Will Canon Still be the Leader After The Next Camera Announcement?

by Hugh Brownstone9 Comments

Federer and Nadal; Gates and Jobs; Lauda and Hunt; Edison and Tesla – I’m sure you can name many other world-class champions who were made even better by their worthiest opponents (please feel free to nominate yours in the comments section below!).

But you’d probably find little disagreement that in the world of HDSLR’s – and the 35mm still photography industry upon which they are based — the two heavyweights who have made each other better are Canon and Nikon.

Nikon vs Canon

Back in the old days of silver halide, the Nikon F was the class leader until Canon upped the game with its EOS cameras and EF lenses — and then rewrote the rules of the game entirely with the video recording quality of its full-frame Canon EOS 5D Mark II.

It took Nikon a long time to offer a truly worthy response, but there’s little doubt that Nikon’s sensors of late have raised the bar altogether, leaving Canon – at least on this front – in catch-up mode.

There’s a lesson or two in there about the attacker’s advantage. With no sacred cows (as, for example, Nikon's F mount or Canon's CMOS sensor), rising competitors have the room and motivation to reconceptualize and reinvent.

Canon hasn’t yet come up with a compelling response to Nikon’s sensor, but they haven’t been asleep at the switch either, introducing their Cinema EOS line, the dual pixel auto focus 70D, the diminutive but highly capable Rebel SL1, and two staggeringly good ultrawide zooms, the EF-S 10-18 and the EF 16-35/4.0.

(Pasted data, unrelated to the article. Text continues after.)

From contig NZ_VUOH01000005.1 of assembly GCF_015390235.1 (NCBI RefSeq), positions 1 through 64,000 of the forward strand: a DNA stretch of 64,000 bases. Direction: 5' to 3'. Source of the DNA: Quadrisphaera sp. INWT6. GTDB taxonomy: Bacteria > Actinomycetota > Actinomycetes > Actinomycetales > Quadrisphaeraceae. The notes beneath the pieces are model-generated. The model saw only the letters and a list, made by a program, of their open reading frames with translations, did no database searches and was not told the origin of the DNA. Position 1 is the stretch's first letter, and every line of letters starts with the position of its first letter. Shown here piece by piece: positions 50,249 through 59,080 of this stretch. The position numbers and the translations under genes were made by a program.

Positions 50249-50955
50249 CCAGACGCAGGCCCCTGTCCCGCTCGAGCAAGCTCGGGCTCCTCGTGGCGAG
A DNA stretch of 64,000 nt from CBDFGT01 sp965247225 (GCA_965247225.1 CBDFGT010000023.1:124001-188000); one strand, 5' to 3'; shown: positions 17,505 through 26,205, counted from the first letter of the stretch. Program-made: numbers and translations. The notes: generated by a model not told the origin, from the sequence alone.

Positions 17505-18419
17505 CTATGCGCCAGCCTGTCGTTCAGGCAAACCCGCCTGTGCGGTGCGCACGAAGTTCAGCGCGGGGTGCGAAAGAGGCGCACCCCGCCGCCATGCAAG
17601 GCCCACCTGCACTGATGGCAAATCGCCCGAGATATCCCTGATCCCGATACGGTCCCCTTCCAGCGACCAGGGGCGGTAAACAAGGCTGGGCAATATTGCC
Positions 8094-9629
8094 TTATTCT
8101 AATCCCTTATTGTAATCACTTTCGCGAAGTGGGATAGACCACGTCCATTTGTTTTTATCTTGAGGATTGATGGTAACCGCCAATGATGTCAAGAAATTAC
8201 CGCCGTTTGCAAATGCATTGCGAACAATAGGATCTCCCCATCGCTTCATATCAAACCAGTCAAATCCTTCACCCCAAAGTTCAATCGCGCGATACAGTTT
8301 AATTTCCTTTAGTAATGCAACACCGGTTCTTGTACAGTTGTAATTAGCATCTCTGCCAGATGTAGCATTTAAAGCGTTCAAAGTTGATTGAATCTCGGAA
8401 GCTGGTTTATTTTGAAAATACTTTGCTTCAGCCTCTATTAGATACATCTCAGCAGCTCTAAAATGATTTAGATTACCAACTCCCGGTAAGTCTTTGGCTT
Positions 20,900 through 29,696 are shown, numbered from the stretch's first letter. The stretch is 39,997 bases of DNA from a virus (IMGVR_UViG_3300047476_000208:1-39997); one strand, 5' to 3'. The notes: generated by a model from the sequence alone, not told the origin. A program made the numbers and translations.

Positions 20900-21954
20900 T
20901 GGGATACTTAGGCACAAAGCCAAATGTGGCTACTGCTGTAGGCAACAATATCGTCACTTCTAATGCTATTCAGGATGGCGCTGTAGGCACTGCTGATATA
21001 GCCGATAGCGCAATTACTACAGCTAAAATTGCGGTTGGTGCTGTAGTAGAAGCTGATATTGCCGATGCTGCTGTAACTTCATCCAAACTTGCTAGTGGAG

As filmmakers, we are all richer for this clash of the titans and should offer our thanks to both.

And yet the giants ignore the other players in the field at their peril – most especially Panasonic with their GH4 and Sony with their A7s.

Panasonic and Sony are motivated to innovate through function and price. That’s how they break into the very top rank.

But Canon and Nikon (thus far) are motivated to preserve: preserve their market share; preserve their margins; preserve their manufacturing advantages by using common technology, parts and form factors amortized over a larger number of shipped units (hence continuing to shy away from mirrorless); and preserve their brand cache both by demonstrating time and again how their products are being used by top professionals – and by refusing to give any air time to upstarts (a bit ironic to use that term for Panasonic and Sony, but in the HDSLR world, there you have it).

If the GH1, 2 and 3 were warm-ups (as one might also think of Sony’s earlier Alpha series HDSLR’s), there can be little doubt that the GH4 and the A7s are main events: truly worthy competitors that not only dare the competitors to respond, but demand it.

Camera brand logos

So the question becomes: will Canon still be the undisputed HDSLR leader after its next model is released? Will the 7D Mk II, already reportedly delayed – or perhaps an SL1 Mk II or some as-yet-unannounced new model — show Panasonic and Sony just who’s boss? Or will it be greeted not only with a yawn — but serious defections to Panasonic and

If it’s the latter, then Canon will have proven as so many one-time leaders have (Fisher Scientific, anyone?) that trying to hold on to the market by any means other than superior product and value is doomed.

As a long-time Canon fanboy with not-inconsequential sums invested in lenses and other peripherals, I hope Canon’s next model responds forcefully and brilliantly to the challenge.

As a filmmaker, I applaud and encourage Panasonic and Sony. I believe their latest offerings are truly game changers, and I am looking seriously at making a switch.